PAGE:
A current that causes the offset to be canceled is selected and used by the system until the system is recalibrated and the offset canceling current is reprogrammed.

FIG. 3 is a diagram illustrating in detail how the current is injected into the first stage of op amp 206 in one embodiment. The first stage includes a biasing circuit 302 that biases a differential pair of transistors 304 a and 304 b. The gates of transistors 304 a and 304 b are the differential inputs to the first stage. The drains of the two transistors are connected to a current mirror 308. Programmable current generator 309 injects current on the drain side of one of the transistors in the differential pair. The injected current compensates for an offset voltage caused by irregularities in the manufactured circuit. The output of the first stage at node 310 is input to a second stage. The second stage includes transistor 320 and current source 322. The output of the second stage is at node 324.In some embodiments, an output buffer is added at the output node.

It should be noted that, although a two stage op amp is shown with the compensating current injected into the first stage output, other types of op amps with different numbers of stages are used in other embodiments. Current may similarly be injected by a programmable current source into one side of a differential pair as shown.

The characteristics of the op amp may change over time as the components age and the uncompensated offset may change. Therefore the bandgap reference system may be periodically reset. Again, no switching or removal of the op amp is required. The comparator is simply used as feedback for evaluating a new programmed current for the programmable current generator.

FIG. 4 is a flow chart illustrating a preferred method for programming the current source. The voltage between the two amplifier inputs is referred to as VDIFF. Prior to the calibration procedure, VDIFF is equal to the negative of the amplifier offset. The programming process starts at 400. In a step 402, the current is set to a level that forces VDIFF to a positive level. That is, the compensation current is set to a level that overcompensates for the amplifier offset. Therefore, it can be assumed that too much, and not too little compensation current has been added. Next, in a step 404, VDIFF is measured using the comparator.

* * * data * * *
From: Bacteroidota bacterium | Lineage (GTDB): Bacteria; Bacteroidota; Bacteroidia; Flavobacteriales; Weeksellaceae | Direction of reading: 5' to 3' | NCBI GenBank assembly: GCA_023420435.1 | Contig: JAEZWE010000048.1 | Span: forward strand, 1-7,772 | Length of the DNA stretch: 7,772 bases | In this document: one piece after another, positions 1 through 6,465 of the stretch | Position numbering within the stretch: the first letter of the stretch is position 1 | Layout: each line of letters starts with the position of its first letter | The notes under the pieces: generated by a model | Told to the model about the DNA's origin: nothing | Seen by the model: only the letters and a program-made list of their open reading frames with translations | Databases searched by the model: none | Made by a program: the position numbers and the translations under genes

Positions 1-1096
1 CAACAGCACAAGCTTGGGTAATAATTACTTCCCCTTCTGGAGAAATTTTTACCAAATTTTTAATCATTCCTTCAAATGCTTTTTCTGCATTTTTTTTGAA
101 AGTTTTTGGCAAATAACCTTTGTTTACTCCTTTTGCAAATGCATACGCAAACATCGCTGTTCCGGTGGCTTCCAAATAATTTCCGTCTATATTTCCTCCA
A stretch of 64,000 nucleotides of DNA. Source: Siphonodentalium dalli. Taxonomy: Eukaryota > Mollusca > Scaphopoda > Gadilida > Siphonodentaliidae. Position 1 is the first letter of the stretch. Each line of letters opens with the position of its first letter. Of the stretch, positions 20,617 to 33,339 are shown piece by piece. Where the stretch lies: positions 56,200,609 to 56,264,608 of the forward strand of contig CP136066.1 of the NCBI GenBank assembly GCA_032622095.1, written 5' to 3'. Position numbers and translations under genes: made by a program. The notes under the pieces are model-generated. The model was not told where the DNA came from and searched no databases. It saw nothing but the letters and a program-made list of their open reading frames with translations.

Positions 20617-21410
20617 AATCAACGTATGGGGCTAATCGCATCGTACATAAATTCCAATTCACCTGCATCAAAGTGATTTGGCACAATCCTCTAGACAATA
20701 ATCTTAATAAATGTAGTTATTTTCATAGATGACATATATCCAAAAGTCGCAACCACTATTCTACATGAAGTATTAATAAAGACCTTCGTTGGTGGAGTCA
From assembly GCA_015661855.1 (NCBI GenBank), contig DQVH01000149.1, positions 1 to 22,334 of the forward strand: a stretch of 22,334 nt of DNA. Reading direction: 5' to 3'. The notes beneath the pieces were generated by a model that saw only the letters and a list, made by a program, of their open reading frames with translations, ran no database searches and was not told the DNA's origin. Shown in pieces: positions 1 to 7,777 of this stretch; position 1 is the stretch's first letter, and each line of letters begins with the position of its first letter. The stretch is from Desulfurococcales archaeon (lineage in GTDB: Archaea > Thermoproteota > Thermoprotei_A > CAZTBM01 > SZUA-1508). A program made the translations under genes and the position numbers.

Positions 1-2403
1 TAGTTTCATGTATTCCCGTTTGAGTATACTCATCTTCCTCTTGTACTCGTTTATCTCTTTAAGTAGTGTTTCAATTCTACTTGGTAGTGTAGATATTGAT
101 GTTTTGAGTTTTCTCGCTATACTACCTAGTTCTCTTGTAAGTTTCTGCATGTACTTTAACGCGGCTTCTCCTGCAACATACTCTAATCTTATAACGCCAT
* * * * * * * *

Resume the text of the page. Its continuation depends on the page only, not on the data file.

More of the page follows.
If VDIFF is greater than a threshold (in one embodiment, the threshold is zero, in which case VDIFF greater than zero indicates a positive value), then control is transferred to a step 406 and the compensation current is decreased. After the compensation current is decreased, control is transferred back to step 404 and VDIFF is checked again. If VDIFF is determined to be less than the threshold in step 404, then control is transferred to a step 408 where the programmable current generator is set to generate the current that produced this transition in the sign of VDIFF. Thus, the compensation current is decreased by small increments until VDIFF transitions from being positive to being slightly negative (almost zero). The compensation current that results in the almost zero VDIFF is used to compensate for the amplifier offset.

The search method for a compensation current that results in a near zero VDIFF is but one of many search methods used in different embodiments. For example, the compensation current can just as well be first set to a level that results in an initial value of VDIFF that is definitely negative. The compensation current can then be increased gradually until VDIFF transitions to be a very small positive value. Other more complicated methods such as successive approximation may be used to more quickly converge on an appropriate compensation current. The method described above is preferred for its simplicity. Setting the offset current initially to a very high value and slowly decreasing it simplifies the design. Adjustments are required in only one direction and the comparator need not control the adjustments based on the sign of the measured offset. In some embodiments, a standard technique is used to search for an appropriate compensation current.